The Corner

“I Am Not a Conservative Christian”

. . . is an interesting essay by, well, a conservative Christian. Indeed, that’s what makes the article so fascinating. It is a left-wing cliche to observe that conservative Christians are more conservative than Christian–and of course, what the typical left-winger means by that is that he wishes people would stop replacing God’s Word with their right-wing shibboleths, and start replacing God’s Word with his left-wing shibboleths. In this essay, by contrast, the author calls for Christians to engage in a drastic revision of the place of political controversy on their list of spiritual priorities.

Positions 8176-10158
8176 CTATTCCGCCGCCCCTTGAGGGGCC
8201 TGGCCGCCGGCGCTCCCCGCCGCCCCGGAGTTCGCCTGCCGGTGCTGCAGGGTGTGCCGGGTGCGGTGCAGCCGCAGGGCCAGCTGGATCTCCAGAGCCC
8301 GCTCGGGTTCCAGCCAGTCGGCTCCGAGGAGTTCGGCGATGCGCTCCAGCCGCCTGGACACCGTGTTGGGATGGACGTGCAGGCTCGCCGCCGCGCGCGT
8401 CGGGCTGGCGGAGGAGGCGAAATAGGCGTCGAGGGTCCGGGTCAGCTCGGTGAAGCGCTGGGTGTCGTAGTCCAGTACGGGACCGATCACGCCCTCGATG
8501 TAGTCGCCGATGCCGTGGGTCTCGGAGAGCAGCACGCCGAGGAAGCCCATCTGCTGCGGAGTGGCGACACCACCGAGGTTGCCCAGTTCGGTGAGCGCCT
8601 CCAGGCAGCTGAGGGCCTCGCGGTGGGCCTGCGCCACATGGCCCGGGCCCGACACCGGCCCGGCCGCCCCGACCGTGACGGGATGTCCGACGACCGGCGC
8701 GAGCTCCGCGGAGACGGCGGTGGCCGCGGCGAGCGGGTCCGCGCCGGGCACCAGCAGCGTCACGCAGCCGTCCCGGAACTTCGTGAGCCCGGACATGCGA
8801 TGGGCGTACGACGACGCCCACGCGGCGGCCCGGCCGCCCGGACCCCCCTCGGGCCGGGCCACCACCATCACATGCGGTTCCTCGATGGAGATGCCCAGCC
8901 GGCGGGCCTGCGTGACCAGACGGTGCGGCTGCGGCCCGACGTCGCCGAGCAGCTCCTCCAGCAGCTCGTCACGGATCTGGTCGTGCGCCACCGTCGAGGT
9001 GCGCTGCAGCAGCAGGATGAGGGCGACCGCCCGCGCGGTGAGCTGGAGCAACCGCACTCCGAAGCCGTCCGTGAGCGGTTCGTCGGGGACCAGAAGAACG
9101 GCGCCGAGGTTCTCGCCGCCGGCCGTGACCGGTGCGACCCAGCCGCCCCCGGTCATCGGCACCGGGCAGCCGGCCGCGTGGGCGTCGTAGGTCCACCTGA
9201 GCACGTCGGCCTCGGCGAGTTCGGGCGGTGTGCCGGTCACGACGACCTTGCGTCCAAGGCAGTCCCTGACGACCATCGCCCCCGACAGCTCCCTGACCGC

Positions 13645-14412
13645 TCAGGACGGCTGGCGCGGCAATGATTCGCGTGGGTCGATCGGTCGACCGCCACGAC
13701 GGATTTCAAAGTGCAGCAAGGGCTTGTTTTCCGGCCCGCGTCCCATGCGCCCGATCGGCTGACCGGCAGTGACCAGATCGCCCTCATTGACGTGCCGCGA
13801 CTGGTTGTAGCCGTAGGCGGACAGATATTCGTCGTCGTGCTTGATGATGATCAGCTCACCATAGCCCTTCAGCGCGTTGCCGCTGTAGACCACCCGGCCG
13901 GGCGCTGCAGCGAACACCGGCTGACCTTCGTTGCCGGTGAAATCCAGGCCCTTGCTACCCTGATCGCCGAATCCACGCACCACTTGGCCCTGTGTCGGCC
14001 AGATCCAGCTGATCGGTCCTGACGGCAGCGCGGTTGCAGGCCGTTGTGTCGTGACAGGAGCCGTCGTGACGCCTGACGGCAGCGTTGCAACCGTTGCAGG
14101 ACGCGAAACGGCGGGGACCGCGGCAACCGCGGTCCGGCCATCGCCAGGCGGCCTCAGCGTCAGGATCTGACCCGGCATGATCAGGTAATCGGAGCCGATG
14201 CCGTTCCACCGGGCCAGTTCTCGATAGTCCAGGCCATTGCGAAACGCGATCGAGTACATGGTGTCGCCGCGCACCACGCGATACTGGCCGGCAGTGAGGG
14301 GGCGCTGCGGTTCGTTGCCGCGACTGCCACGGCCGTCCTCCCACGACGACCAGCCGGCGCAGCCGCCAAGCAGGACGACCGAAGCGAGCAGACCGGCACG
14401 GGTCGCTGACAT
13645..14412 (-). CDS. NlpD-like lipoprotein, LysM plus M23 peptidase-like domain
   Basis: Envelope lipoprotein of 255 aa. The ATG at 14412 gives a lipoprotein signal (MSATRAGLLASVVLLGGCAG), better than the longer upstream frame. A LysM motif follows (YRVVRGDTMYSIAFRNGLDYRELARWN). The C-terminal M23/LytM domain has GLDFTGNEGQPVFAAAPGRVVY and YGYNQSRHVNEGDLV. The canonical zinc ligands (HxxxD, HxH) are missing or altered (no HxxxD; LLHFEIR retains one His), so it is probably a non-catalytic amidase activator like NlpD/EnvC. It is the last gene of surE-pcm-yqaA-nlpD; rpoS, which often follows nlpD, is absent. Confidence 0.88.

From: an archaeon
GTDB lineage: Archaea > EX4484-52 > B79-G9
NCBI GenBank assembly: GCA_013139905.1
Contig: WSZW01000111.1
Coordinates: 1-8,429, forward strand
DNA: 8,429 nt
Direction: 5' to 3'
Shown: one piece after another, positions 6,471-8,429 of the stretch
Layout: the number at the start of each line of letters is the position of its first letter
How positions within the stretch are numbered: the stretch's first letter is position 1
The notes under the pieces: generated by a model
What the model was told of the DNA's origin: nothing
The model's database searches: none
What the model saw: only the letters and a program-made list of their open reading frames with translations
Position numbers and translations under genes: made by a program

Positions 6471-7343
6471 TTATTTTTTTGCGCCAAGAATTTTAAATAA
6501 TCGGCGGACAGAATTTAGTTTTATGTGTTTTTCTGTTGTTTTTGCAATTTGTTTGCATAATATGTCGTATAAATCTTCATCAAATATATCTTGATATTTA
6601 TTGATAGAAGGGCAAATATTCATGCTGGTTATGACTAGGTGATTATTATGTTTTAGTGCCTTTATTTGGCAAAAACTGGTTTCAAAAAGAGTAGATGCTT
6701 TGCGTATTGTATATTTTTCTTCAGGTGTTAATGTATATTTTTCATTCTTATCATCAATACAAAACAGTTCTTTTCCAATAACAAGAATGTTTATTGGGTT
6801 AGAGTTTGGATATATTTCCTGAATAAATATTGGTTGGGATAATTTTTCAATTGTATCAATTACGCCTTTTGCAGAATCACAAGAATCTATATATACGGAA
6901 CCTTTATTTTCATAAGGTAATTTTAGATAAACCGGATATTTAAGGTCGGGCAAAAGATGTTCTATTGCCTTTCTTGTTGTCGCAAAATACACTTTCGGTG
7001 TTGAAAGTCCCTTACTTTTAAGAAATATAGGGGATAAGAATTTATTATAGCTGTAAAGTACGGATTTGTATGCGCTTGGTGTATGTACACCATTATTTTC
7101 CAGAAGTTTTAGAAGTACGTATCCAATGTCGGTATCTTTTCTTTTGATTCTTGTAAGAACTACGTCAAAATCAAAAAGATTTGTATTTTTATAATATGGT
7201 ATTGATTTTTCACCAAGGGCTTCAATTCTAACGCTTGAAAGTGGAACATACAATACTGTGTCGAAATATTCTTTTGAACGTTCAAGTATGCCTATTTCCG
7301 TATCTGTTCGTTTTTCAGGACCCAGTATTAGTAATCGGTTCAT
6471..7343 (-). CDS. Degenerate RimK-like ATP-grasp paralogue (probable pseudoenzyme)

It is a religious essay, not a political one; and I’m not endorsing all of its conclusions. Indeed, I have a question for NRO readers about it. One of the best-written passages takes Bill O’Reilly to task for calling a pro-life activist a “fanatic.” (The author writes: “If Mr. O’Reilly would read the Bible, he would find out about the ultimate ‘no spin zone’–the judgment of a Holy God.”) I don’t watch O’Reilly very regularly–has he in fact done this? And if he did, was he referring to some particular person who was unhinged–i.e., a bona fide fanatic–or was he displaying contempt for our movement in general?

The author of the essay is Michael Spencer, whose blogsite, Internet Monk, is generally thought-provoking. (Spencer is an Evangelical dissatisfied with certain culture-bound aspects of Evangelicalism, and looking to the broader tradition of the Christian faith as a corrective.)


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